El Pakistán de Ben Laden

NUEVA DELHI – La muerte de Osama ben Laden a manos de fuerzas especiales de los Estados Unidos en un asalto con helicópteros a una gran mansión lujosa cerca de Islamabad recuerda a la captura de otros dirigentes de Al Qaeda en ciudades pakistaníes. Una vez más, vemos que los verdaderos refugios terroristas no están situados a lo largo de las fronteras del Pakistán con el Afganistán y la India, sino en puntos del interior del Pakistán.

Ello pone de relieve, a su vez, otra realidad fundamental: la de que no se puede obtener la victoria en la lucha contra el terrorismo internacional sin desmilitarizar y desradicalizar el Pakistán, incluidas medidas destinadas a reequilibrar las relaciones entre civiles y militares en ese país y frenar a sus canallescos Servicios de Inteligencia Conjuntos (ISI).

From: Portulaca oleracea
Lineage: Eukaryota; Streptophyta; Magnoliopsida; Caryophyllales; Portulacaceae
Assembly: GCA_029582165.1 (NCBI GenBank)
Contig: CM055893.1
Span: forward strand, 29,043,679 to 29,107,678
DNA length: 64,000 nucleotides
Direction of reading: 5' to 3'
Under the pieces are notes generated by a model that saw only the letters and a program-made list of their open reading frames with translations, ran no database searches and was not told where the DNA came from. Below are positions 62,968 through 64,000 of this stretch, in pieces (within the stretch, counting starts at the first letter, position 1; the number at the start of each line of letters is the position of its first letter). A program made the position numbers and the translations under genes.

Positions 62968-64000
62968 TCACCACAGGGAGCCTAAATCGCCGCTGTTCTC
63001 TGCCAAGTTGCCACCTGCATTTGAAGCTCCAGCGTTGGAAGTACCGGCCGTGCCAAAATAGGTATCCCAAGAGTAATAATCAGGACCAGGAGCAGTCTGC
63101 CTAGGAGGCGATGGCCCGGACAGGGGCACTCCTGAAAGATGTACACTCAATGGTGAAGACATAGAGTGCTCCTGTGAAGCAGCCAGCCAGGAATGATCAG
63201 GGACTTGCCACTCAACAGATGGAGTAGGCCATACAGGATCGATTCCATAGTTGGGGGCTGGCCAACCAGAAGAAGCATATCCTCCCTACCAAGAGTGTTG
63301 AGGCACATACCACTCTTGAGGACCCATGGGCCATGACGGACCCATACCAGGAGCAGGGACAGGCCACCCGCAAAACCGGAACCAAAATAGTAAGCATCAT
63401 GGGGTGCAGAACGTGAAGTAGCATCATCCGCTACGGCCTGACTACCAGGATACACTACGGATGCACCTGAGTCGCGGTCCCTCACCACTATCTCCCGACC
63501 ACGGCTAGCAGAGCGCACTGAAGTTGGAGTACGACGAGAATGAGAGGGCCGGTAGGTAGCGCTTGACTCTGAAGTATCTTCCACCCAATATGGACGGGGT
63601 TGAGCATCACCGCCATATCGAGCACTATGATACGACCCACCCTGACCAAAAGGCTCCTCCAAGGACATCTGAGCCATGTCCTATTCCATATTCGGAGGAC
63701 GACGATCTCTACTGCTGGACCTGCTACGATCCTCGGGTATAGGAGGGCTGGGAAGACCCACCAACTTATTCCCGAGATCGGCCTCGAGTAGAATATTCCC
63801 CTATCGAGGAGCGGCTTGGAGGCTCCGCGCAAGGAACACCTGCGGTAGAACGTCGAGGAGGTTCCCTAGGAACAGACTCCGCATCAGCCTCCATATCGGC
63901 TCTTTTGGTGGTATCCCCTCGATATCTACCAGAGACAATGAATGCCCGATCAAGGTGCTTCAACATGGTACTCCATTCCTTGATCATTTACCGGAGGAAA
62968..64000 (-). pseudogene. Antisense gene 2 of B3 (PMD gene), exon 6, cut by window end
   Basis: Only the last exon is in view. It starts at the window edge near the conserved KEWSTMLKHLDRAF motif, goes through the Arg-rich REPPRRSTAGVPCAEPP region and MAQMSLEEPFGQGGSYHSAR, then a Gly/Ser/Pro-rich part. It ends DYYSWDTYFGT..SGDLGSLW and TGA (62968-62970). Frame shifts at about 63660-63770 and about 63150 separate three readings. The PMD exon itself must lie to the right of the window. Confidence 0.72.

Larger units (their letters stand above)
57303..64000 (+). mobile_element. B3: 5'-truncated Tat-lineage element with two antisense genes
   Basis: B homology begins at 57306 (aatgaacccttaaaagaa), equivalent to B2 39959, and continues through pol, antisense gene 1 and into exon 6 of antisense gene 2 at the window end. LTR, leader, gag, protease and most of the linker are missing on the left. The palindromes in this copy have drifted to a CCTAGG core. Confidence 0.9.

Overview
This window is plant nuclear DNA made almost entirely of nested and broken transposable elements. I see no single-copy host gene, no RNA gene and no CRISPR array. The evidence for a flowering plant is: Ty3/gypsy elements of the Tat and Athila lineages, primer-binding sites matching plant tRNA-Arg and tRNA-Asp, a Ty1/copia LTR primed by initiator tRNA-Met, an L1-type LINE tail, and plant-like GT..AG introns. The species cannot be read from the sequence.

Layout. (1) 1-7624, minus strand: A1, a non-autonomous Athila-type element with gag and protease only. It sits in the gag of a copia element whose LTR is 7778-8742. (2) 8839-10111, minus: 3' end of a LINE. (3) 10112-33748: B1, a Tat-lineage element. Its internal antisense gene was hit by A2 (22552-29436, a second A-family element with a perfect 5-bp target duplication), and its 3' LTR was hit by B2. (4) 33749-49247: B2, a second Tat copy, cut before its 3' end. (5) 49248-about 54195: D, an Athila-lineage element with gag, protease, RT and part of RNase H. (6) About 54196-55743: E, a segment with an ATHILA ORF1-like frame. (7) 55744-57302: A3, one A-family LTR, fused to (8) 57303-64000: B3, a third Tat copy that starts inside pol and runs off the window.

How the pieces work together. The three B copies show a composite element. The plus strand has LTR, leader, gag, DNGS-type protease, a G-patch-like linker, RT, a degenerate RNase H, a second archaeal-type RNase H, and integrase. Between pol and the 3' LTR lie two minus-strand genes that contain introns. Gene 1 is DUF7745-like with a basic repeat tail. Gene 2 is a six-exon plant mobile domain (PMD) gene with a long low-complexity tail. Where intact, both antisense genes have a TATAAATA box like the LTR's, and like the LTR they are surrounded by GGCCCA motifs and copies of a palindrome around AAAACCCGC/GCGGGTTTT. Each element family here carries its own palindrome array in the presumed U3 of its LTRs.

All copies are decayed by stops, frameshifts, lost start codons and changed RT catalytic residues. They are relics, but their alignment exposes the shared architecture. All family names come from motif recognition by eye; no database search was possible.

También se descubrió que otros dirigentes terroristas capturados en el Pakistán desde el 11 de septiembre de 2001 –incluidos Jalid Sheij Mohammed, que ocupa el tercer puesto de mando de Al Qaeda; Abu Zubeida, jefe de operaciones de la red; Yaser Jazeeri; Abu Faraj Farj; y Ramzi Binalshibh, uno de los coordinadores del atentado– vivían en ciudades del Pakistán. Si alguna sorpresa depara el escondrijo de Ben Laden, es su localización en una ciudad militar, Abbottadad, a la sombra de una academia militar.

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